One of Cayman’s most prolific and popular artists, Avril Ward has recently rediscovered a long-held passion for sculpture. Business Editor Lindsey Turnbull speaks with Avril in her art-filled Bodden Town home and charts her artistic path that has led her full circle.
You could imagine an artistic type living at Avril Ward’s home even if you did not know that an artist resided within; the entranceway having strategically placed art work on the walls and attractive pots dotting the ground. Inside, and there is no mistaking an avid painter at work, with various sized odes to Avril’s talent adorning walls throughout the light and airy open plan home.
Step inside her art studio which adjoins the home and you enter the world of a passionate artist, with canvases in various stages of completion decorating the walls and floors and all the usual tools of the trade stocked throughout.
Avril says she has been creating artwork for most of her life and had a successful faux-finish and mural business in her native South Africa. After moving out of the big city to the country, Avril turned to fine art as an outlet for her creativity, thus turning to the canvas rather than the wall as a backdrop for her work.
Finding herself rather successful at painting (she sold her work through a private gallery) Avril began to paint prolifically.
“My style was conceptual and rather more realistic than it is now and as we lived in a semi-desert the colour palate that I worked with was muted and neutral, with charcoal and texture important elements in my work,” she says.
Avril, husband Nick and son Daniel moved to Grand Cayman almost eight years ago and Avril says at that time she moved all her artwork here from South Africa.
“I was incredibly bold when I first arrived in Cayman!” she exclaims. “I teamed up with The Cracked Conch restaurant and invited absolutely everybody we knew at that time, (which wasn’t too many) to an exhibition called ‘An Introduction to Avril Ward’, in which I showed my work that I had created in South Africa. I did quite well considering no one had heard of me then and sold six paintings at that show.”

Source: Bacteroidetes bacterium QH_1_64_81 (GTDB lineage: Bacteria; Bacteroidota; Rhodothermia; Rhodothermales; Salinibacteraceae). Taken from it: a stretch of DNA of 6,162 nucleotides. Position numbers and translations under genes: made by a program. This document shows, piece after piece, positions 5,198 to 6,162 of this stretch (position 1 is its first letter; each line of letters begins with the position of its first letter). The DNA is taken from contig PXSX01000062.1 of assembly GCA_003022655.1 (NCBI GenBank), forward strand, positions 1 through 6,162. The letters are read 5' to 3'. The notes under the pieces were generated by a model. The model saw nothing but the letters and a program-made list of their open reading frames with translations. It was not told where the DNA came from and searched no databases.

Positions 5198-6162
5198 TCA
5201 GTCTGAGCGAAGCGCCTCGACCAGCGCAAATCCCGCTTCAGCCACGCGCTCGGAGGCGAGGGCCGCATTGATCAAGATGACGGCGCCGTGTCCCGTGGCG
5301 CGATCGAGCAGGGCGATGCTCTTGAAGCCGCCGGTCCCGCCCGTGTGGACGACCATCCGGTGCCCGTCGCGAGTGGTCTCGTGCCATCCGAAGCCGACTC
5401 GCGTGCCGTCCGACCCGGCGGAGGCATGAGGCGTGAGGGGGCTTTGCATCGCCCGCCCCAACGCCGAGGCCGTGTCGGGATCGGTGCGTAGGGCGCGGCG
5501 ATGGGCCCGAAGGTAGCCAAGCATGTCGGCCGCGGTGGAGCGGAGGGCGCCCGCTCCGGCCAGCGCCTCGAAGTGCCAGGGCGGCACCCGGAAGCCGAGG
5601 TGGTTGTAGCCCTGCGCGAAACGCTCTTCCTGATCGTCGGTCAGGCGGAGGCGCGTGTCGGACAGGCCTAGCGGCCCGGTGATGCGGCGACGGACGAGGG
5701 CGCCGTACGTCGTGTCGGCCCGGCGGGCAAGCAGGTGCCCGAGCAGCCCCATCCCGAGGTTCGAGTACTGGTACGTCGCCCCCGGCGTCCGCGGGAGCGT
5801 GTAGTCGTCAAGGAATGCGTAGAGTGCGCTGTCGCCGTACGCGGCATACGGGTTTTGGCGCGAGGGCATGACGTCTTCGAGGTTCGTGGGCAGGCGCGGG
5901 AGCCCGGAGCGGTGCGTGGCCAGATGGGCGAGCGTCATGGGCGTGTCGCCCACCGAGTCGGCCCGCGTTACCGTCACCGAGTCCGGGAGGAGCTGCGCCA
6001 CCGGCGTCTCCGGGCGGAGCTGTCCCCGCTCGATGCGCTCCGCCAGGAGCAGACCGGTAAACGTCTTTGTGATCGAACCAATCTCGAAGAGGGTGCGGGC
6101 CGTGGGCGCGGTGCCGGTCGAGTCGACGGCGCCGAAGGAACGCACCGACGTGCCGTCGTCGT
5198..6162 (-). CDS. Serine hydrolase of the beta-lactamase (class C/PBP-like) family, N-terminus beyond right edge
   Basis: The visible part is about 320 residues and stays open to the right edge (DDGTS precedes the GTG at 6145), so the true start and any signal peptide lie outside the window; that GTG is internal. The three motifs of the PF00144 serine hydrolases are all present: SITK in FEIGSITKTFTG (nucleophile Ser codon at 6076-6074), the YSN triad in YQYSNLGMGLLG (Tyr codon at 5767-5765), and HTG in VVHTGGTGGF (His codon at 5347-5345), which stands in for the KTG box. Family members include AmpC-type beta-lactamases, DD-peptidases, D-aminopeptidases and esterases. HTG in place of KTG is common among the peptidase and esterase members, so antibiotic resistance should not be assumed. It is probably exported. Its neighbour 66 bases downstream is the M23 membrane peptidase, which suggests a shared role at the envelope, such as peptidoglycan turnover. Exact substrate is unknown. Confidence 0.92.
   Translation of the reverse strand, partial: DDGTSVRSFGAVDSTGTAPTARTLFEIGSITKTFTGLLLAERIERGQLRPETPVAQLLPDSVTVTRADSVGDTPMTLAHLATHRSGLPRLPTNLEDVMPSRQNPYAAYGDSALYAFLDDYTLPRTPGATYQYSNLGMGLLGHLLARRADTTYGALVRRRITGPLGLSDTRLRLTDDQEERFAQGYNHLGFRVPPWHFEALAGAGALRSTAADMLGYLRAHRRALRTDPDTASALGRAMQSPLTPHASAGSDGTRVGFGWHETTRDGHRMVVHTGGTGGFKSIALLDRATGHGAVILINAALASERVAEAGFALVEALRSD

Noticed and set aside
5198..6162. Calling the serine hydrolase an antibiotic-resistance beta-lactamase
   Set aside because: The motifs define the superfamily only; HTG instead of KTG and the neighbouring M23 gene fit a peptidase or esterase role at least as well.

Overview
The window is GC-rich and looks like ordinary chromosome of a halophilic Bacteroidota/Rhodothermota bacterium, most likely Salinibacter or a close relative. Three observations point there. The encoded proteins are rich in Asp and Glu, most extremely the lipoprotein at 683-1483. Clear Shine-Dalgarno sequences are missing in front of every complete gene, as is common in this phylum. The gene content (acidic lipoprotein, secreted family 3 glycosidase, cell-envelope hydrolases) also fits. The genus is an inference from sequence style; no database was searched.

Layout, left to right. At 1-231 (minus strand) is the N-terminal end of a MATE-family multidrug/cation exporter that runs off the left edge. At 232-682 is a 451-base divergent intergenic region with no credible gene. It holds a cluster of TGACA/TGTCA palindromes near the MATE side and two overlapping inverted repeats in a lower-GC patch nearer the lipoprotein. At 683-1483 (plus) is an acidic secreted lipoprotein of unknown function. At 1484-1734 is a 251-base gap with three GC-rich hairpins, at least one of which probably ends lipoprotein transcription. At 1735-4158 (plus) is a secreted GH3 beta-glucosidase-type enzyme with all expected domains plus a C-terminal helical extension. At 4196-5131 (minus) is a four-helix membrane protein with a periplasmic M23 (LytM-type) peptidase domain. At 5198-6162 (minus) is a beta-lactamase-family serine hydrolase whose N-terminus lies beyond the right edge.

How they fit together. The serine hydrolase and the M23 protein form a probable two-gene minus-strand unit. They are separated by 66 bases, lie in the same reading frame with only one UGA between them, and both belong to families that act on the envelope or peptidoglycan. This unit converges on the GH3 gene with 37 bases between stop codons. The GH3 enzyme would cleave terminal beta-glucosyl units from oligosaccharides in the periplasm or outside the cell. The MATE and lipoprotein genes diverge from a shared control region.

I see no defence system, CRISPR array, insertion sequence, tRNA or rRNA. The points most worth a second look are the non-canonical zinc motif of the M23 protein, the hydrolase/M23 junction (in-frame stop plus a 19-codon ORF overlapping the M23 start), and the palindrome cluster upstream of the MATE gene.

Living in Cayman, says Avril, gradually altered her style over time and over the next few years Avril’s colour palette took on a Caribbean hue.
She explains: “It was not a conscious decision that I made, more a gradual inclusion of brighter colours into my work that reflected the Caribbean backdrop against which I was painting.”
Avril says that her style also loosened up considerably over the following years and says: “I don’t now feel the need to strive for realistic images and I feel I can be a lot more spontaneous with my work. I still have in mind what I want to paint and I know where I’m going but I am finding more that I let the properties of the paint lead the direction.”
‘Paint stringing’ is Avril’s recent passion and the flowing looseness of her work can be found in many of her most recent paintings, as Avril uses a mix of pigment and binder to create very loose paint that has a cohesive haphazardness to it, creating distinct movement in her work. And even though there are definite elements of free flowing abstract, the painting always nails down a theme with a touch of realism to ground the viewer.